Generated with sparks and insights from 9 sources

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Introduction

  • Ambivalent sexism includes two sub-components: hostile sexism (HS) and benevolent sexism (BS).

  • Hostile sexism reflects overtly negative evaluations and stereotypes about a gender.

  • Benevolent sexism represents evaluations of gender that may appear subjectively positive but are damaging to gender equality.

  • Mitigation strategies include awareness campaigns, educational interventions, and promoting gender balance in decision-making.

  • Research and data gathering on sexism are crucial for developing effective mitigation strategies.

Definition [1]

  • Ambivalent sexism is a form of sexism that includes both hostile and benevolent attitudes.

  • The theory was developed by social psychologists Peter Glick and Susan Fiske in 1996.

  • Hostile sexism involves overtly negative evaluations and stereotypes about women.

  • Benevolent sexism involves seemingly positive evaluations that are actually damaging to gender equality.

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Components [1]

  • Hostile sexism (HS) reflects overtly negative evaluations and stereotypes about women.

  • Examples of HS include beliefs that women are incompetent, unintelligent, and overly emotional.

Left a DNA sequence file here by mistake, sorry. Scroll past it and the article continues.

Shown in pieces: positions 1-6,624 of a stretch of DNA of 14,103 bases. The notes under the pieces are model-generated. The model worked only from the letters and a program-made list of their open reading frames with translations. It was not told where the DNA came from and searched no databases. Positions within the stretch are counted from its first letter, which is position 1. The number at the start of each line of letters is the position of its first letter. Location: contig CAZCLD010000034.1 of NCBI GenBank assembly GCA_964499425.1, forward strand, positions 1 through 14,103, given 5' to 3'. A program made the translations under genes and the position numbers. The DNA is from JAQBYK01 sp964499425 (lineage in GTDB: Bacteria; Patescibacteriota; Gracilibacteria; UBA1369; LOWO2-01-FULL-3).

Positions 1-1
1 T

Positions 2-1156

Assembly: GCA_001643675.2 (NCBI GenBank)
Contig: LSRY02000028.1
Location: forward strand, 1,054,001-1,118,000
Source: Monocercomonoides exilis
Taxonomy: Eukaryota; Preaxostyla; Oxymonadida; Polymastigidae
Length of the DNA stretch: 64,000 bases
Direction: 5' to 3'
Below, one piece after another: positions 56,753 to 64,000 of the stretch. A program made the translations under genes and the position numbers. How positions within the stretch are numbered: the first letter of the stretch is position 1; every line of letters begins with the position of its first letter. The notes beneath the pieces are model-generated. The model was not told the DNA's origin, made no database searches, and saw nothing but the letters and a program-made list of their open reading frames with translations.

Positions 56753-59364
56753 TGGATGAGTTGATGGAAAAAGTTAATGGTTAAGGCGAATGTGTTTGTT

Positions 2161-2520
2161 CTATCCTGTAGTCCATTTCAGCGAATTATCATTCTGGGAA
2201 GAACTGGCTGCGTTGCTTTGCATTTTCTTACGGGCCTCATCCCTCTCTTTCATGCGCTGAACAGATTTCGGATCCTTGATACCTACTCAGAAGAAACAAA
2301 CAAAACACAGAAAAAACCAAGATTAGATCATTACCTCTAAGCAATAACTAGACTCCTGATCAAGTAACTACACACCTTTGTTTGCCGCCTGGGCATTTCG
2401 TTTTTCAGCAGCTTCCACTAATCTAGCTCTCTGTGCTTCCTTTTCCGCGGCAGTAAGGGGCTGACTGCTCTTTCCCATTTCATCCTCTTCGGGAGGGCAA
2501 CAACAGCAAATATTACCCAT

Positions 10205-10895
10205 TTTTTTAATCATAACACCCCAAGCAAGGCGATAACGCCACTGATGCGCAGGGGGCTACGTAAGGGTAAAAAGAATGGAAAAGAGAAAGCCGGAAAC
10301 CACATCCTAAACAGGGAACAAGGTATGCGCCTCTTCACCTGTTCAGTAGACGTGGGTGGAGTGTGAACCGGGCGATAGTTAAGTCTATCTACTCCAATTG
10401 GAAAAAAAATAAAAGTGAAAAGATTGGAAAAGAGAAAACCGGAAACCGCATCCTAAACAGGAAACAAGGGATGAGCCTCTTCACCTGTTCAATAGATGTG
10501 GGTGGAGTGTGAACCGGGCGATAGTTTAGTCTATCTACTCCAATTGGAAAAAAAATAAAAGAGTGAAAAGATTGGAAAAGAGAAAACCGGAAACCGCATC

• Benevolent sexism (BS) represents evaluations that may appear positive but are damaging.

  • Examples of BS include the belief that women need to be protected by men and should adhere to traditional gender roles.

  • Both forms of sexism reinforce traditional gender roles and patriarchal social structures.

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Impact [1]

  • Ambivalent sexism affects various aspects of society, including close relationships, workplace dynamics, and political behavior.

  • Hostile sexism is associated with acceptance of sexual harassment and intimate partner violence.

  • Benevolent sexism can hinder women's cognitive performance and professional evaluations.

  • Both forms of sexism contribute to the glass ceiling effect and gender-based wage differences.

  • Ambivalent sexism influences voting behavior and media representation of electoral candidates.

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Mitigation Strategies [1]

  • Implement awareness-raising campaigns to educate the public about sexism.

  • Promote gender balance in decision-making processes.

  • Develop educational interventions to reduce sexist attitudes.

  • Gather and analyze data on sexism to inform policy and interventions.

  • Encourage research on the effectiveness of different mitigation strategies.

Research Findings [1]

  • Research indicates that both men and women can endorse sexist beliefs about each other and themselves.

  • Hostile sexism is easier to identify as a form of prejudice compared to benevolent sexism.

  • Benevolent sexism can be seen as reinforcing the status quo and traditional gender roles.

  • Studies show that ambivalent sexism is not culturally specific and exists across different societies.

  • The Ambivalent Sexism Inventory (ASI) is a reliable and valid tool for measuring ambivalent sexist attitudes.

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Related Videos

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